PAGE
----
Your writing assignments must meet the minimum word count and are not to include the question or your final citations as part of your word count. In other words, the question and citations are not to be used as a means to meet the minimum word count.
Critical Thinking Questions
There are four CTQs that you are required to complete. You will need to write a minimum of 500 words (maximum 1,000) per essay. You should explain how the information that you gained from the course will be applied and clearly convey a strong understanding of the course content as it relates to each CTQ. To view the questions, click on REQUIRED ESSAY and choose the CTQ that you are ready to complete; this will bring up a screen where you may enter your essay. Prior to course submission, you may go back at any point to edit your essay, but you must be certain to click SAVE once you are done with your edits.
You must click SAVE before you write another essay or move on to another part of the course.
Journal Article Summations
You are required to write, in your own words, a summary on a total of three peer-reviewed or scholarly journal articles (one article per JAS), written by an author with a Ph.D., Ed.D. or similar, on the topic outlined within each JAS section in the “Required Essays” portion of the course (blogs, abstracts, news articles or similar are not acceptable). Your article choice must relate specifically to the discussion topic listed in each individual JAS. You will choose a total of three relevant articles (one article per JAS) and write a thorough summary of the information presented in each article (you must write a minimum of 200 words with a 400 word maximum per JAS). Be sure to provide the URL or the journal name, volume, date, and any other critical information to allow the facilitator to access and review each article.
To write your summary, click on REQUIRED ESSAYS and choose the JAS that you would like to complete. A writing program will automatically launch where you can write your summary. When you are ready to stop, click SAVE. Prior to course submission you may go back at any point to edit your summaries but you must be certain to click SAVE once you are done with your edits. For more information on the features of this assignment, please consult the HELP menu.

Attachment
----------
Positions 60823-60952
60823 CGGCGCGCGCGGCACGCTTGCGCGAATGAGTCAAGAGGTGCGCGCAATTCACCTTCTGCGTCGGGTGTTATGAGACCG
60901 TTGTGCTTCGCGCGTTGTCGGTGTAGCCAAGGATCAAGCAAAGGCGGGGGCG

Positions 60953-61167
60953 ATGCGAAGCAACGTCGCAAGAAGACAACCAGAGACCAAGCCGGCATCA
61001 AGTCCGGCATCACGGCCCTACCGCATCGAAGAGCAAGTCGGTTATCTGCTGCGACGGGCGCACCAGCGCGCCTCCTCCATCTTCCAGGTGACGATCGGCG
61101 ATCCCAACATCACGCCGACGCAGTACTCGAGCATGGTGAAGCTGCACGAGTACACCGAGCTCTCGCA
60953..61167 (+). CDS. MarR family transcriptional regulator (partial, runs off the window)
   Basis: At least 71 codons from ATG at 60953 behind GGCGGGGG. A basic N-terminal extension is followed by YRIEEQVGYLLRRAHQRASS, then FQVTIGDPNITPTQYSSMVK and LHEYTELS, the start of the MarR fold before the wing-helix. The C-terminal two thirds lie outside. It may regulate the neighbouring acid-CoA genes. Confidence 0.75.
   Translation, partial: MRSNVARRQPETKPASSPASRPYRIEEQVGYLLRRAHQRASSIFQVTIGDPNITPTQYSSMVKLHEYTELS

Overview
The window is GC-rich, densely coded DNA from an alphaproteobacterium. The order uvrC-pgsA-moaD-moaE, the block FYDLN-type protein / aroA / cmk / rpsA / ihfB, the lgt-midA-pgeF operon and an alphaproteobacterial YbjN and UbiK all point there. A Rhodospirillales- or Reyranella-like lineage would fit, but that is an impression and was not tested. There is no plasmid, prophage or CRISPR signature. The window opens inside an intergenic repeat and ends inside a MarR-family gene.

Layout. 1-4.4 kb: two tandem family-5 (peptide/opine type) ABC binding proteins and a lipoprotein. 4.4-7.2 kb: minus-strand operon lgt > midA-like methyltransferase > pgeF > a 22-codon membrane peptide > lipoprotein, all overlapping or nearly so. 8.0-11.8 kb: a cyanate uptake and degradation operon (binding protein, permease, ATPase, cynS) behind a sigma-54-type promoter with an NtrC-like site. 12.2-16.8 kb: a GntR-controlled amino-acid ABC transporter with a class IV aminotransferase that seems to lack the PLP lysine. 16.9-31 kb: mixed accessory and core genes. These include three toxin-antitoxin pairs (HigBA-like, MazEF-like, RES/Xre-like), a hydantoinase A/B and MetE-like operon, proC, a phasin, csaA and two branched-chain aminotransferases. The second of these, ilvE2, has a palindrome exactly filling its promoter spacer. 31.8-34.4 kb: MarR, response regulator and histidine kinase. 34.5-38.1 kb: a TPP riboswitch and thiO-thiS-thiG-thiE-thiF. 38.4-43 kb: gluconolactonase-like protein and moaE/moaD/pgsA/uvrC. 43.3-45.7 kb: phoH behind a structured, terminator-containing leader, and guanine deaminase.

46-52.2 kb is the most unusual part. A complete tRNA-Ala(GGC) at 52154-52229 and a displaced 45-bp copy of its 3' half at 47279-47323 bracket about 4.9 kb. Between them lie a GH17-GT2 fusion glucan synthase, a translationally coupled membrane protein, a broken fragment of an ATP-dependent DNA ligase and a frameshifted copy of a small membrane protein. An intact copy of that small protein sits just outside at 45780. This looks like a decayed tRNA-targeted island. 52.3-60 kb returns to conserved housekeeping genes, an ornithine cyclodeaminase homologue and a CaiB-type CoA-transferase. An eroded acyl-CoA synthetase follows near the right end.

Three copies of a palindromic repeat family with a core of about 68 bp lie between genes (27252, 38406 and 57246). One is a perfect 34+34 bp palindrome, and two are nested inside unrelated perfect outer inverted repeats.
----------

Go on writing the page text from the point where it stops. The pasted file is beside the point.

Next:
You must click SAVE before you write another summary or move on to another part of the course.
You may contact the instructor by emailing email@example.com or by calling (509) 891-7219 Monday through Friday. Calls made during office hours will be answered within 24 hours. Phone conferences will be limited to ten minutes per student, per day, given that this is a self-paced instructional program. Please do not contact the instructor about technical problems, course glitches, or other issues that involve the operation of the course.
If you have questions or problems related to the operation of this course, please try everything twice. If the problem persists please check our support pages for FAQs and known issues at www.virtualeduc.com and also the Help section of your course.
If you need personal assistance then email firstname.lastname@example.org or call (509) 891-7219. When contacting technical support, please know your course version number (it is located at the bottom left side of the Welcome Screen) and your operating system, and be seated in front of the computer at the time of your call.
Minimum Computer Requirements
Please refer to VESi’s website: www.virtualeduc.com or contact VESi if you have further questions about the compatibility of your operating system.
Refer to the addendum regarding Grading Criteria, Course Completion Information, Items to be Submitted and how to submit your completed information. The addendum will also note any additional course assignments that you may be required to complete that are not listed in this syllabus.
Bibliography (Suggested reading)